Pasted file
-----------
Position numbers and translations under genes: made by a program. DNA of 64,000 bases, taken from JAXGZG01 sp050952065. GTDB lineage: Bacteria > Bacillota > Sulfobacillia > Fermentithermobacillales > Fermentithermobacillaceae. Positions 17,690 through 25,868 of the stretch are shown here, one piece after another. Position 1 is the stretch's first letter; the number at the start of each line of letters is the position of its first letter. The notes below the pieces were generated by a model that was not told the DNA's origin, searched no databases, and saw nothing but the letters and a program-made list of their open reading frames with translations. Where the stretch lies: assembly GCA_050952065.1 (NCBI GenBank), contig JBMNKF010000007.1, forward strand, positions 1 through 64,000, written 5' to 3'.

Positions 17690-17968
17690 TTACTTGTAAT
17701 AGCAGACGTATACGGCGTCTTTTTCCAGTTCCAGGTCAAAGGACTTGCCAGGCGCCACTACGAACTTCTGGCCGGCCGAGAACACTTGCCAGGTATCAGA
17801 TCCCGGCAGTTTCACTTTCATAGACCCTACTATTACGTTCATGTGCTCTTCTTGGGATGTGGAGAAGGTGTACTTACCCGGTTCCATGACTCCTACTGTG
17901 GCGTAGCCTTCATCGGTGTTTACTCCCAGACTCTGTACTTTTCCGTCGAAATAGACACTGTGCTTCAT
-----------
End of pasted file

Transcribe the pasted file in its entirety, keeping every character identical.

Position numbers and translations under genes: made by a program. DNA of 64,000 bases, taken from JAXGZG01 sp050952065. GTDB lineage: Bacteria > Bacillota > Sulfobacillia > Fermentithermobacillales > Fermentithermobacillaceae. Positions 17,690 through 25,868 of the stretch are shown here, one piece after another. Position 1 is the stretch's first letter; the number at the start of each line of letters is the position of its first letter. The notes below the pieces were generated by a model that was not told the DNA's origin, searched no databases, and saw nothing but the letters and a program-made list of their open reading frames with translations. Where the stretch lies: assembly GCA_050952065.1 (NCBI GenBank), contig JBMNKF010000007.1, forward strand, positions 1 through 64,000, written 5' to 3'.

Positions 17690-17968
17690 TTACTTGTAAT
17701 AGCAGACGTATACGGCGTCTTTTTCCAGTTCCAGGTCAAAGGACTTGCCAGGCGCCACTACGAACTTCTGGCCGGCCGAGAACACTTGCCAGGTATCAGA
17801 TCCCGGCAGTTTCACTTTCATAGACCCTACTATTACGTTCATGTGCTCTTCTTGGGATGTGGAGAAGGTGTACTTACCCGGTTCCATGACTCCTACTGTG
17901 GCGTAGCCTTCATCGGTGTTTACTCCCAGACTCTGTACTTTTCCGTCGAAATAGACACTGTGCTTCAT